Speaking to Sight and Sound in 2006, Ennio Morricone said that his work as a composer for film and his work as a composer of chamber music represented ‘two different worlds’. The former was ‘a service provided for a particular purpose’, the latter stemmed simply from ‘the need to create’. Such distinctions are nuanced further, and somewhat subverted, in Ennio, a handsome, chunky documentary directed by Giuseppe Tornatore which explores Morricone’s life and work through a formally conventional but appealing mix of archive, film and concert clips and new interviews.
The outpouring of tributes that followed Morricone’s death in 2020 confirmed his status as one of the most beloved and influential of contemporary composers. Given that Tornatore was a friend, and that Morricone scored a number of his films – most famously Cinema Paradiso (1988) – the documentary’s affectionate tone is no surprise.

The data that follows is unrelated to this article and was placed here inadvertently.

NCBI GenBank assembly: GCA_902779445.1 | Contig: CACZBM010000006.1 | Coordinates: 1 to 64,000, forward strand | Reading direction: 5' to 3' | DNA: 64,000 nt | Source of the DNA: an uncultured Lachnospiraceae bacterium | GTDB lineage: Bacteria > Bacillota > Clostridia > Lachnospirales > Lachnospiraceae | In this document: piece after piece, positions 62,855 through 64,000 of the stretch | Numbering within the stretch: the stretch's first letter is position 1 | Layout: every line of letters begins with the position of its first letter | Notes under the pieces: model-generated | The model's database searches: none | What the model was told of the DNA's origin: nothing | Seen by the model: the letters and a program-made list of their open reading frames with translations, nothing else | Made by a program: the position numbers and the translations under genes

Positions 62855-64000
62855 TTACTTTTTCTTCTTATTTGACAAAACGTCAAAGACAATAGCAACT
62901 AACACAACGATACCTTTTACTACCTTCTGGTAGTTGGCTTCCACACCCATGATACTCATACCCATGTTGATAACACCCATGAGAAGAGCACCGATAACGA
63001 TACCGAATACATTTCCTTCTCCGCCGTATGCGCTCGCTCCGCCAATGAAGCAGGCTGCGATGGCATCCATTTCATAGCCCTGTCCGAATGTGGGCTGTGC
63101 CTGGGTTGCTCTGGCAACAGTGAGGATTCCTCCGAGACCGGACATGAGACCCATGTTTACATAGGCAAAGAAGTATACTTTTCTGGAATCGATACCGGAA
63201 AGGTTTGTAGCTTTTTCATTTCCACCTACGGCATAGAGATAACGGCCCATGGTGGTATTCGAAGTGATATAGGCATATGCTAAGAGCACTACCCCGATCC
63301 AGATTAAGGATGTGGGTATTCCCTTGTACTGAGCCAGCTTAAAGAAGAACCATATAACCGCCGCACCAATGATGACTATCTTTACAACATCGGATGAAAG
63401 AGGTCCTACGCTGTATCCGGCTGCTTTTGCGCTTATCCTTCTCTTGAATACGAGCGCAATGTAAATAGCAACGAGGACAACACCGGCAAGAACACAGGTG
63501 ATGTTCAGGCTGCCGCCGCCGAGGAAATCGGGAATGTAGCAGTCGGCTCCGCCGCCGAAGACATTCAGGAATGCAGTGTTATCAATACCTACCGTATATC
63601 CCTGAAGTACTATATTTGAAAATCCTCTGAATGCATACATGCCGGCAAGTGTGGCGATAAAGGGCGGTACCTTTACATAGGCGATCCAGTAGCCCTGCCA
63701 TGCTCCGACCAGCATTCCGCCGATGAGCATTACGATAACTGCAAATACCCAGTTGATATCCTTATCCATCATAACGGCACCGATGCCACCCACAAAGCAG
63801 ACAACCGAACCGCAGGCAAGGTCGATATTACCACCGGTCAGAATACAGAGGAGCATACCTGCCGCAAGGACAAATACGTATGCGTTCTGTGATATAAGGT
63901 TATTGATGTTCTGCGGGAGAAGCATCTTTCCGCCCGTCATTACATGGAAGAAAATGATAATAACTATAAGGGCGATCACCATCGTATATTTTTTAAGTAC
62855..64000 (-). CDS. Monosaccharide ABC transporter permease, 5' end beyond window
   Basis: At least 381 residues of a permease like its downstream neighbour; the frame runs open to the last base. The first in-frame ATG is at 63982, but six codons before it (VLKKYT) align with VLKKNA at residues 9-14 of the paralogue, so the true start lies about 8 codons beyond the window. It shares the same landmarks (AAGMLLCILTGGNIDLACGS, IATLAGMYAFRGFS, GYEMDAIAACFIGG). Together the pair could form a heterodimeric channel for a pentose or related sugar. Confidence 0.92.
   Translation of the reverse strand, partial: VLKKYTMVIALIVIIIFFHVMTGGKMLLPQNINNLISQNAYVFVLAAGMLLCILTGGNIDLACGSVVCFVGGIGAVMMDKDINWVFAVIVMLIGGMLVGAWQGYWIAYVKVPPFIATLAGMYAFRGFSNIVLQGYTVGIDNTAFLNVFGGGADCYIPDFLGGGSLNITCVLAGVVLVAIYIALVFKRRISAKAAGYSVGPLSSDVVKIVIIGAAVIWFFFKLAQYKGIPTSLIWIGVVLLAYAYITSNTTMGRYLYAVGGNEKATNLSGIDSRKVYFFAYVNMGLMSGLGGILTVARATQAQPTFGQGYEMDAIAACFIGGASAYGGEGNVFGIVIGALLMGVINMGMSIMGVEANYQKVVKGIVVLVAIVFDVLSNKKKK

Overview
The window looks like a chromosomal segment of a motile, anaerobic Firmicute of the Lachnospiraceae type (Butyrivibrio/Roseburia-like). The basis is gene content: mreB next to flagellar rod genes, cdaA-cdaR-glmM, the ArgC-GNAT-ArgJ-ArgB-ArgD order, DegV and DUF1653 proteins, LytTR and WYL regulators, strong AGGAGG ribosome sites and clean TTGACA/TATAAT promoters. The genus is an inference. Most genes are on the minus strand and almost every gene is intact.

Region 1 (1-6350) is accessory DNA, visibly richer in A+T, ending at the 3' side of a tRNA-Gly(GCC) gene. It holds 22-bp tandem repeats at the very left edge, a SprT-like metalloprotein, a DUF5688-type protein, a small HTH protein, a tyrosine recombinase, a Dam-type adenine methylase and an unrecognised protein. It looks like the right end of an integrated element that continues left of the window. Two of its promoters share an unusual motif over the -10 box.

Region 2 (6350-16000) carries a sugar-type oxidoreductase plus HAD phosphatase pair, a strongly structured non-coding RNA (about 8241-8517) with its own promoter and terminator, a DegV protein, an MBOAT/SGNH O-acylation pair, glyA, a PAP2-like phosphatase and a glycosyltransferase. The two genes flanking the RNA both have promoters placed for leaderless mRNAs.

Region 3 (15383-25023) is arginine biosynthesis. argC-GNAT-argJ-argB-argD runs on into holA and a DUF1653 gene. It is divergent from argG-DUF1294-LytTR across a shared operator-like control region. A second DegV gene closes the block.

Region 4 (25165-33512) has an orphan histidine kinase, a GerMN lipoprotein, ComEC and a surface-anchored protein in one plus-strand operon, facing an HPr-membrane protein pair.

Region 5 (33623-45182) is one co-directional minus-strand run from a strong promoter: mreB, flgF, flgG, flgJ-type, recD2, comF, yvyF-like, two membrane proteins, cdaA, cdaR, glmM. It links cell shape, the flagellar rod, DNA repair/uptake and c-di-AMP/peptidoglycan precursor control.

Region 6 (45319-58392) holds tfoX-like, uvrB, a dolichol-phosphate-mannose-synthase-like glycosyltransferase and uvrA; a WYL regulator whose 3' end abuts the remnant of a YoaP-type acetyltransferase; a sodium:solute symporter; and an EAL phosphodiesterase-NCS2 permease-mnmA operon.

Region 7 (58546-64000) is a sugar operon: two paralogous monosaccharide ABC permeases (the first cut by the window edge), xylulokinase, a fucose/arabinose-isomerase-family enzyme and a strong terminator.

The film constructs a clear narrative, sketching Morricone’s early years from his first musical forays as a trumpet player in bands to his time studying at the Santa Cecilia Conservatory in Rome under the tutelage of Goffredo Petrassi. Petrassi’s presence is crucial, since his complicated relationship Morricone points to the wider scepticism of Italian classical musicians about the composer’s work in film and other ‘commercial’ arenas.
The documentary is strongest when at its most specific – charting Morricone’s evolving creative process across genres and digging into the details of compositions: the accounts of his collaborations with Sergio Leone on Once upon a Time in America (1984) and Roland Joffé on The Mission (1986) are particularly absorbing. Though often far too brief, the contributions of associates and admirers – Dario Argento, Joan Baez, Quentin Tarantino, Clint Eastwood, Bernardo Bertolucci and the Taviani brothers, among them – provide incisive commentary. In interview, Morricone himself is genial and animated, his emotions disarmingly close to the surface: he tears up when recalling past disappointments, glows when describing happy, productive times. The inevitable sketchiness about certain aspects of his life and personality also seems appropriate. ‘He’s a very enigmatic character even if he doesn’t seem like it,’ says the singer-songwriter Gino Paoli. Ennio illuminates its subject while keeping a core of mystery intact.